Every manufacturing operation needs an efficient and resilient supply chain. Stock shortages, shipping delays and similar disruptions can prolong production, raise costs and impact customer satisfaction, so manufacturers must prevent them as much as possible.
Robotics simulation can be defined as a digital tool used to engineer robotics-based automated production systems. Essentially, robot simulation employs a digital representation to enable dynamic interaction with robot models and machines in a virtual environment.
Manufacturers with a digital twin of a prototype can be tested across multiple simulations or designs to reduce the number of physical iterations needed before production or they can be used to analyze product performance.
Q&A with Chris Nicholson, CEO of Pathmind. A digital twin is at once capable of simulating things that have never happened before, as well as mirroring a real, underlying physical reality and monitoring its performance.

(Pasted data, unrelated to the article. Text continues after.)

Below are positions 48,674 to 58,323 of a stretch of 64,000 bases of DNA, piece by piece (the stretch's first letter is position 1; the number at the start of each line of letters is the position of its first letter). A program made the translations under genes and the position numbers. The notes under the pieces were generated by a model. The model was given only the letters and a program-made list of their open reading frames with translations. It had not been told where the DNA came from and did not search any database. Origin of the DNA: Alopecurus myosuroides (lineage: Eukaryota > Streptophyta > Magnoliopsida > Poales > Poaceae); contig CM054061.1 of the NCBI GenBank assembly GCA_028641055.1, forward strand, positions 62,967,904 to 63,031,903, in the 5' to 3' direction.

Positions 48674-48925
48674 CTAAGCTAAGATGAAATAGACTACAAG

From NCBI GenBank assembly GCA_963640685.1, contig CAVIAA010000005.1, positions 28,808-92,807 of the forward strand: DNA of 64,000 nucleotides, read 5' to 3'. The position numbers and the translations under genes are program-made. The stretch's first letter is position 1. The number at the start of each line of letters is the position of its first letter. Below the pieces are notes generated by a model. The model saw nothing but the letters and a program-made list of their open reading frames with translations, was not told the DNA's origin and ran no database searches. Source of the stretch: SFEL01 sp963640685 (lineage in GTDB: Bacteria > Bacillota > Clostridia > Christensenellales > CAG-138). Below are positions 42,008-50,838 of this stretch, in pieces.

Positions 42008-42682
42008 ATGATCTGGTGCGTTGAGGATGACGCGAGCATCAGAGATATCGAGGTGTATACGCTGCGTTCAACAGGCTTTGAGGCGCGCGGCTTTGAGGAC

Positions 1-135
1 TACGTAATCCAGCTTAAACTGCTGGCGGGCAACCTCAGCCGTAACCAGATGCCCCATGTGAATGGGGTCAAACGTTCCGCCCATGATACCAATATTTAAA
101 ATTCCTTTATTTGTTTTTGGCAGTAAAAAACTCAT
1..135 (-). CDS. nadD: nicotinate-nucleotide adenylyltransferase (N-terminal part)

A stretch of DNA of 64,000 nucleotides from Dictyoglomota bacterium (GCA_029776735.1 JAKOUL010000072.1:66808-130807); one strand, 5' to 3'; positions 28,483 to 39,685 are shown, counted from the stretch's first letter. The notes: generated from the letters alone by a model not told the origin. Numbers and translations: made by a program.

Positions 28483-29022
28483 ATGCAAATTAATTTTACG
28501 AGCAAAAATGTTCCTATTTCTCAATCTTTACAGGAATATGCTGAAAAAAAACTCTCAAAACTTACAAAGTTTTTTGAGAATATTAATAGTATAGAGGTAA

Asset Performance Management software must evolve into knowledge hubs that not only deal with monitoring, but also gathering data from other dependent systems to provide much deeper insights and greater control.
Organizations are implementing digital twins to get better perceptions regarding product performance, user experience, and to make better strategic decisions based on the visions provided by the digital twins.
The interesting thing about modern products is that smart technology can enhance them. That makes them traceable throughout their life cycle, and technologies such as cloud platforms enable the products to be tracked during their life journey.
The increasing availability and affordability of technologies such as Internet of Things (IoT) enabled devices, data interpretation software and bandwidth mean that more manufacturers can use digital twins to improve their processes.
The Wire Association International (WAI), Inc., founded in 1930, is a worldwide technical society for wire and cable industry professionals. Based in Madison, Connecticut, USA, WAI collects and shares technical, manufacturing, and general business information to the ferrous, nonferrous, electrical, fiber optic, and fastener segments of the wire and cable industry. WAI hosts trade expositions, technical conferences, and educational programs.